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Key senator in hospital for casino vote

Senator Stanley Rosenberg has spent the past quarter-century in state politics and helped write the casino and gambling bill. (Mark Wilson/Globe Staff) Senator Stanley Rosenberg has spent the past quarter-century in state politics and helped write the casino and gambling bill.
By Mark Arsenault
Globe Staff / November 16, 2011

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After leading the state Senate’s legislative efforts on the year’s two thorniest issues - casino gambling and redistricting - Stanley C. Rosenberg should have been in position yesterday for a State House victory lap.

The casino bill the state senator from Amherst researched and helped craft moved toward approval, as did a congressional redistricting map he helped draw.

But the unassuming Amherst Democrat was not in Boston yesterday. His office said he is convalescing in Cooley Dickinson Hospital in Northampton after experiencing severe dehydration, a complication of his cancer treatment.

Rosenberg has been the Senate’s point man in the development of casino legislation. He served on the six-member conference committee that in recent weeks smoothed out differences between Senate and House versions of the casino bill.

In an equally difficult task, Rosenberg also cochaired the legislature’s Special Joint Committee on Redistricting, which had the tricky job of redrawing the congressional districts to eliminate one of the state’s 10 US House seats and redrawing state district lines. Last evening, the Legislature debated the map the committee produced.

“I just can’t see that this all would have been done without his leadership,’’ said Senator Jennifer L. Flanagan, Democrat of Leominster.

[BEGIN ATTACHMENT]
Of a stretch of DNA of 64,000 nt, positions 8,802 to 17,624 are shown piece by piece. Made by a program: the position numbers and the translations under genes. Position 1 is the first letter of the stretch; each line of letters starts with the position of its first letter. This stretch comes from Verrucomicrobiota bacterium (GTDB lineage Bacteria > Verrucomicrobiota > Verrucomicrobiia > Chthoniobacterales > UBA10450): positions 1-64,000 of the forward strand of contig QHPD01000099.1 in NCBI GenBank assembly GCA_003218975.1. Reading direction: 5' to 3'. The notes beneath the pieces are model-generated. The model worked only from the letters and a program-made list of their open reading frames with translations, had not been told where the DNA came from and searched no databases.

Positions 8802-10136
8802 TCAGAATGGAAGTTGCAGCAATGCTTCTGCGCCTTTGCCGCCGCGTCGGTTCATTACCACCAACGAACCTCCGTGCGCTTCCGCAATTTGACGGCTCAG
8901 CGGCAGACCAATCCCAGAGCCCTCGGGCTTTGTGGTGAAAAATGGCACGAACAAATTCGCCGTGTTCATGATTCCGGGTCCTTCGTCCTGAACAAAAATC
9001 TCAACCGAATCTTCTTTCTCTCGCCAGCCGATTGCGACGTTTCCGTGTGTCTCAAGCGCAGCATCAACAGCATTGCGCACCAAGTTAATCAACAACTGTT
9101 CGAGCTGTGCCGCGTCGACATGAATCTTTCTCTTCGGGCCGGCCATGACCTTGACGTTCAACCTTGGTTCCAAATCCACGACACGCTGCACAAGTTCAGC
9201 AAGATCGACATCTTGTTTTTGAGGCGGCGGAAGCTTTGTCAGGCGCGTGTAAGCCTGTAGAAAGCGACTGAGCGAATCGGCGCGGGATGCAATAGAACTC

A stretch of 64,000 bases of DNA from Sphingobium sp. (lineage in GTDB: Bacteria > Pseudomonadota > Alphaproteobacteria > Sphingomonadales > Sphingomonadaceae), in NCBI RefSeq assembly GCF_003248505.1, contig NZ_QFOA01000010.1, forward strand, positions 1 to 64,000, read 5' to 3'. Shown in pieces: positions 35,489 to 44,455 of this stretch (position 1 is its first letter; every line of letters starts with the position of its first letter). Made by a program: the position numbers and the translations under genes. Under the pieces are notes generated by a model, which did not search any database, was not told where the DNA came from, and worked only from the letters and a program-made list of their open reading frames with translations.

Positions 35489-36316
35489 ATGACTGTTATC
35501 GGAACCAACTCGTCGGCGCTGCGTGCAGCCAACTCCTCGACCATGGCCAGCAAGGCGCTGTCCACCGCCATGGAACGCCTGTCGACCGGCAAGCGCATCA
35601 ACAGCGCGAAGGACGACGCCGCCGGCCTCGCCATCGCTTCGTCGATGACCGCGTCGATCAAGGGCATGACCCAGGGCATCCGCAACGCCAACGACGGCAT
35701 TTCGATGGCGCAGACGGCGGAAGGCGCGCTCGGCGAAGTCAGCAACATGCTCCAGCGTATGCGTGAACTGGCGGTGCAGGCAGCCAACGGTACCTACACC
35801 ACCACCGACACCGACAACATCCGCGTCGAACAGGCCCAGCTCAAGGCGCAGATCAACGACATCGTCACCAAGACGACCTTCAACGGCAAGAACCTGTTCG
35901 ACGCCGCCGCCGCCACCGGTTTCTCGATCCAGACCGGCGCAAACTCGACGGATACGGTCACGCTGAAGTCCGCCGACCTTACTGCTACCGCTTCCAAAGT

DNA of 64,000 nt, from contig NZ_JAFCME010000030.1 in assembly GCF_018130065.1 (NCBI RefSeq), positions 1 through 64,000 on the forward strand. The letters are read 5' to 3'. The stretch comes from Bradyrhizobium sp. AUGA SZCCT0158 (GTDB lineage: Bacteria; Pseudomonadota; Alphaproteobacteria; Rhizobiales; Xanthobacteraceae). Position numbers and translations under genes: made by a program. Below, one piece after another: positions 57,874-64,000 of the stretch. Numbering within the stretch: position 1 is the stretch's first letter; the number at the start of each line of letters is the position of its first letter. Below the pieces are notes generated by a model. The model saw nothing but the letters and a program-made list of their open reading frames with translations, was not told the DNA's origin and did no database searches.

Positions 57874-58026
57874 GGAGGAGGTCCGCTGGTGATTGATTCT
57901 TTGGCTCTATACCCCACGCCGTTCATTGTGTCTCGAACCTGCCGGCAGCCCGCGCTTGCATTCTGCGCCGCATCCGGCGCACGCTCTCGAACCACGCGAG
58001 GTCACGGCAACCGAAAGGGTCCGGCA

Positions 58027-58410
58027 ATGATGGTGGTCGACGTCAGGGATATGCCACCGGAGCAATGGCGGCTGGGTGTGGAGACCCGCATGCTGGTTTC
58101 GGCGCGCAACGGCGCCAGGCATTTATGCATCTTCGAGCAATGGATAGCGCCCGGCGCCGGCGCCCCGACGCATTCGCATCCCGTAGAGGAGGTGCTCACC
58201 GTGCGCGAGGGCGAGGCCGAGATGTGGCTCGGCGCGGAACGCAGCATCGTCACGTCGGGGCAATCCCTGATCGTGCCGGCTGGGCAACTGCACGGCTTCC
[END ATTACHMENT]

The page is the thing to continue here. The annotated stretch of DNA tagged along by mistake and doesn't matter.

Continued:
She served with Rosenberg on the conference committee that reconciled House and Senate casino bills. She presented the compromise to colleagues yesterday, saying that Rosenberg’s absence from the proceedings should not diminish what he meant to the process.

Senator Stephen M. Brewer, a Barre Democrat, said the vote on the casino bill was “bittersweet’’ without Rosenberg.

Rosenberg’s effort to shepherd redistricting and the casino bill to the brink of passage while being treated for cancer was “a pretty extraordinary lift on his part,’’ Brewer said.

He said he was unsure how the Senate could have finished the casino legislation without Rosenberg’s guidance.

Earlier this month, Rosenberg was seen hustling between the Senate floor, where he was managing a floor debate on redistricting, to a conference committee meeting where Senate and House members were reconciling two versions of casino legislation.

Last Wednesday morning, “after four difficult days,’’ Rosenberg was admitted to the hospital through its emergency room, his office said.

Rosenberg was diagnosed in September with squamous cell carcinoma, a curable form of skin cancer. He has completed five weeks of radiation treatment and two weeks of chemotherapy, his office said.

His absence this week caused some confusion because his signature was necessary on the conference committee report.

Ultimately, Rosenberg signed a release stating that he supported the compromise bill and authorizing Rosalie Adams, his chief of staff, to sign for him, she said.

Rosenberg has spent the past quarter-century in state politics. He won a seat in the state House of Representatives in 1986, representing Amherst and Pelham. In 1991, he won a special election for the Senate seat vacated by John Olver, elected that year to Congress.

Rosenberg is known for his command of policy details and his understated leadership style.

“It’s not about being flashy or grabbing headlines for him,’’ said Flanagan. “It’s really about the nuts and bolts issues ahead of him. He’s very quiet, thorough, and very direct.’’

Senate President Therese Murray said Rosenberg “loves the big issues and the complex policy matters that drive so much of what we do.

“The sacrifices he has made and his determination and work ethic are truly inspiring,’’ Murray said in a prepared statement. “With redistricting and gaming, the two biggest issues we will face this session, he has led the way and gone above and beyond the call even as he deals with illness.’’

Mark Arsenault can be reached at marsenault@globe.com